The Role of Insect Epidemics and Human History
Throughout history, bugs and people have been at odds. Sometimes we live symbiotically, while other times we’ve fallen prey to the diseases bugs can spread. Insects have had such a dramatic impact on the human race as a whole that they’ve actually changed the course of history. In this timeline, we’ll show you the impacts insect epidemics have had on human history, and the role Orkin has played along the way.
Fleas Cause Bubonic Plague
Rodent fleas transmit bubonic plague to humans, which kills 60 percent of Europe’s population. Ultimately, this changes Europe’s economy completely, since wages are raised to help those who survive.
French Wine Industry Wiped Out by Phylloxera
Phylloxera, closely related to the aphid, wipe out the French wine industry. Afterward, studies show that hybridization and grafting cuttings onto stronger root systems help strengthen the plants.
Typhus Helps Destroy Napoleon’s Army
Typhoid fever, spread through lice, takes out Napoleon’s Army in Russia. Just one month into the campaign, Napoleon loses 80,000 soldiers to typhus and dysentery, which ultimately contributes to Napoleon’s retreat.
The Year of the Locusts
Locust swarms 1,800 miles long and 110 miles wide completely decimate the farming industry in the U.S. Midwest.
Otto Orkin Begins Orkin Pest Control
When arsenic is first commercially produced in the U.S., 14-year-old Otto Orkin begins selling his special blend of rat poison door to door. As he develops his business over the years, he also helps fight insect- and pest-borne illness into the next century.
Malaria Discovered to Come from Mosquitoes
Sir Ronald Ross discovers that infected female mosquitoes are responsible for carrying malaria, a disease that still kills millions every year. Malaria is endemic in Africa, Central America, and much of Southern Asia and northern South America, and cases are still found in the U.S. today.
Bol Weevil Changes Farming
The bol weevil arrives in Alabama from Mexico. It remains the most destructive cotton pest in North America for much of the twentieth century, causing losses in the estimated billions of dollars. But farmers learn to diversify their crops, avoiding future losses.
Typhoid Fever Kills Millions Post WWI
Between 1918 and 1922, typhus causes at least 3 million deaths. In Russia after World War I, during the civil war between the White and Red armies, typhus kills 3 million people, largely civilians.
Body Lice Causes Deadly Typhus
Typhus, also known as a disease of war, is discovered to be carried by and transmitted to humans by body lice. Charles Nicolle receives the 1928 Nobel Prize in Medicine for his identification of lice as the transmitter of epidemic typhus.
DDT Is Invented
DDT — an insecticide used until the late 1960s — is invented. DDT is thought to have contributed to reduction in bed bug populations and was widely used by the government to control pests.
Orkin Proves Essential to War Efforts
Orkin used wagons like the one pictured above to make customer service calls during the gasoline rationing of World War II. The “V” on the side of the wagon stood for victory.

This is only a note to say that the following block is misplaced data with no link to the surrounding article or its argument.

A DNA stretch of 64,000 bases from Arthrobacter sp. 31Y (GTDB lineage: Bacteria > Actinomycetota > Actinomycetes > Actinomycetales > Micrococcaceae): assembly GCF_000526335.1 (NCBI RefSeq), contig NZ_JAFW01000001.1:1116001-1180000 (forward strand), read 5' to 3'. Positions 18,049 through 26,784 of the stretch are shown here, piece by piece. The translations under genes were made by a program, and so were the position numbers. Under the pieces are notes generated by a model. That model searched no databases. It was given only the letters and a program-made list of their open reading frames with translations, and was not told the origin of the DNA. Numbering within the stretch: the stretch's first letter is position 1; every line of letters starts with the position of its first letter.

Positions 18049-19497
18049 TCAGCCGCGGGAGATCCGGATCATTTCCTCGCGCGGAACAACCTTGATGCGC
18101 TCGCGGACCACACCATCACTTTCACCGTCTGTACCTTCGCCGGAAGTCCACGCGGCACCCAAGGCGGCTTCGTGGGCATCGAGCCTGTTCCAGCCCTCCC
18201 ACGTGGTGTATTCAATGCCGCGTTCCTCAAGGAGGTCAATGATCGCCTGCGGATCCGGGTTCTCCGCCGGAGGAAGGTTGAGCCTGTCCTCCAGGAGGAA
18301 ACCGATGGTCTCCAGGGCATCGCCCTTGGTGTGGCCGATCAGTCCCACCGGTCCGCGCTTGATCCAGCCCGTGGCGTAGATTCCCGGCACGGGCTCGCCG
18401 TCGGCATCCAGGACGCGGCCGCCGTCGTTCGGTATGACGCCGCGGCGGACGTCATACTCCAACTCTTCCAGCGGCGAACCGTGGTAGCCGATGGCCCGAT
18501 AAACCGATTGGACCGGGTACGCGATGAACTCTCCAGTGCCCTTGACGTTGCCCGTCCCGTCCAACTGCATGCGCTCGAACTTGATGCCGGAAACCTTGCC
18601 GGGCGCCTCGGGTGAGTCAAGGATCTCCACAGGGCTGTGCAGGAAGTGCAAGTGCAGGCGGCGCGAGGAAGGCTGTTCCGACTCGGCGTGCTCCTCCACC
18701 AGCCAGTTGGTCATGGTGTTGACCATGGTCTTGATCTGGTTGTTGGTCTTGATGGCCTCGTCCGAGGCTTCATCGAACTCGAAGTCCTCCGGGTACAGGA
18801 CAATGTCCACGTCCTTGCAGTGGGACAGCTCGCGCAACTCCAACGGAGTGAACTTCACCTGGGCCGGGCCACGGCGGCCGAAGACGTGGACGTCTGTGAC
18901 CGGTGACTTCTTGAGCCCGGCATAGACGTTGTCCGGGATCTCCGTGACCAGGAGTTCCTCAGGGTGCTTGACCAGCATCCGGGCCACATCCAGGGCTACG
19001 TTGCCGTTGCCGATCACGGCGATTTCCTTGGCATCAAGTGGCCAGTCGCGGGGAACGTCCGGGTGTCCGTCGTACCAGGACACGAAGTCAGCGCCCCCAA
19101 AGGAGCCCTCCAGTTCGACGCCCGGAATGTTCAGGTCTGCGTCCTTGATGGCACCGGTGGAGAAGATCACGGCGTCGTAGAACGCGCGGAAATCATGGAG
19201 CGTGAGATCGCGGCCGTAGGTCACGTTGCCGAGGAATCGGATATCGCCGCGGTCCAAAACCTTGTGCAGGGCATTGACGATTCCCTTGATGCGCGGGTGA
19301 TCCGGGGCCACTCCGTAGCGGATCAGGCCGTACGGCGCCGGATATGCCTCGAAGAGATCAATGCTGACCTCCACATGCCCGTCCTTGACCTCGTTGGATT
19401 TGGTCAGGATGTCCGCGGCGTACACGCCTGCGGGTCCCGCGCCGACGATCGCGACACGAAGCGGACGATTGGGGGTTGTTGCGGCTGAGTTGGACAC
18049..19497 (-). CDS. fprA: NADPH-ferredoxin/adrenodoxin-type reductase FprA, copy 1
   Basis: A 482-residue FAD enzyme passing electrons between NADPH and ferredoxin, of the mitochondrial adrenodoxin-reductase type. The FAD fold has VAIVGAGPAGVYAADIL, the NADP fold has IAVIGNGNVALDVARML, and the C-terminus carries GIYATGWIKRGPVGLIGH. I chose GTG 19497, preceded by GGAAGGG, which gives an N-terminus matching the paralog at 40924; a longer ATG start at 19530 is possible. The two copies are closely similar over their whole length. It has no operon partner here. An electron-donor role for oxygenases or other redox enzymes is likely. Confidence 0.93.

World War II Pestilence Takes Its Toll
It’s estimated that more than 1 million people overseas died during World War II due to vector-borne illnesses alone, such as typhus, malaria, dengue fever, scabies, sand fly fever and filariasis.
Termite Fumigation Method Perfected by Orkin
Drywood termites first become a problem in Florida, which leads to a tarp fumigation method that Orkin perfects by the 1950s. The National Pest Management Association (NPMA) reports termite damage causes almost $5 billion a year for the American homeowner.
DDT Use Is Reduced
The federal government “phases out” all but “essential uses” of DDT within two years. The worldwide demand for DDT still increases as underdeveloped countries face the immediate desperate problems of feeding their populations and protecting their health.
Lyme Disease Is Discovered
Lyme disease, spread by the deer tick, is discovered in a small town in Connecticut. Children develop mysterious aches and pains as well as rashes that finally lead back to a parasite carried by deer ticks in the woods of Connecticut.
Orkin Exhibit Opens at Smithsonian
Orkin sponsors the O. Orkin Insect Zoo at the Smithsonian Institution’s National Museum of Natural History. Visitors can observe live insects and their many-legged relatives. Learn more about the O. Orkin Insect Zoo.
West Nile Virus — Modern-Day Threat
West Nile Virus first appears in North America in late 1999, and since then more than 30,000 people in the U.S. have been reported with the virus. Luckily, Orkin offers mosquito control service to help reduce mosquito populations.
Orkin Partners with the CDC
Orkin partners with the Centers for Disease Control and Prevention (CDC) to help educate consumers about West Nile Virus.
Orkin Helps Fight Malaria in Africa
Orkin raises money for Nothing But Nets, which distributes insecticide-treated mosquito bed nets to malaria-prone areas of Africa to help prevent the spread of malaria. By the end of 2011, Orkin raised more than $818,000 to purchase almost 82,000 nets.